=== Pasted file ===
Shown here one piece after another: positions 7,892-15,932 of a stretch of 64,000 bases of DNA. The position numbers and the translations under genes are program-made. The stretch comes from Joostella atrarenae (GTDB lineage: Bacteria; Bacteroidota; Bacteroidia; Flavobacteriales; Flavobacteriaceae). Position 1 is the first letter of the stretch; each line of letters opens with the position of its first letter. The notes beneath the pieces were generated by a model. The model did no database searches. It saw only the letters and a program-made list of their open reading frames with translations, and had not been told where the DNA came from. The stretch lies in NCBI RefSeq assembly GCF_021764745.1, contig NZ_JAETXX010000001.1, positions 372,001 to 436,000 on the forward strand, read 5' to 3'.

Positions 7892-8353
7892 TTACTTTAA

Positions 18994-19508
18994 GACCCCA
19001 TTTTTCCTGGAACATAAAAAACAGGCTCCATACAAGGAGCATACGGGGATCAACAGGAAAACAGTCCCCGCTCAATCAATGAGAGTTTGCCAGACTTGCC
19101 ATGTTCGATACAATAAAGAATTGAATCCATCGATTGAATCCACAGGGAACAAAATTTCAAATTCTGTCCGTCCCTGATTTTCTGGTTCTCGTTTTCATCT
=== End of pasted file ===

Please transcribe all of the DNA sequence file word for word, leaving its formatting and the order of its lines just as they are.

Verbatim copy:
Shown here one piece after another: positions 7,892-15,932 of a stretch of 64,000 bases of DNA. The position numbers and the translations under genes are program-made. The stretch comes from Joostella atrarenae (GTDB lineage: Bacteria; Bacteroidota; Bacteroidia; Flavobacteriales; Flavobacteriaceae). Position 1 is the first letter of the stretch; each line of letters opens with the position of its first letter. The notes beneath the pieces were generated by a model. The model did no database searches. It saw only the letters and a program-made list of their open reading frames with translations, and had not been told where the DNA came from. The stretch lies in NCBI RefSeq assembly GCF_021764745.1, contig NZ_JAETXX010000001.1, positions 372,001 to 436,000 on the forward strand, read 5' to 3'.

Positions 7892-8353
7892 TTACTTTAA

Positions 18994-19508
18994 GACCCCA
19001 TTTTTCCTGGAACATAAAAAACAGGCTCCATACAAGGAGCATACGGGGATCAACAGGAAAACAGTCCCCGCTCAATCAATGAGAGTTTGCCAGACTTGCC
19101 ATGTTCGATACAATAAAGAATTGAATCCATCGATTGAATCCACAGGGAACAAAATTTCAAATTCTGTCCGTCCCTGATTTTCTGGTTCTCGTTTTCATCT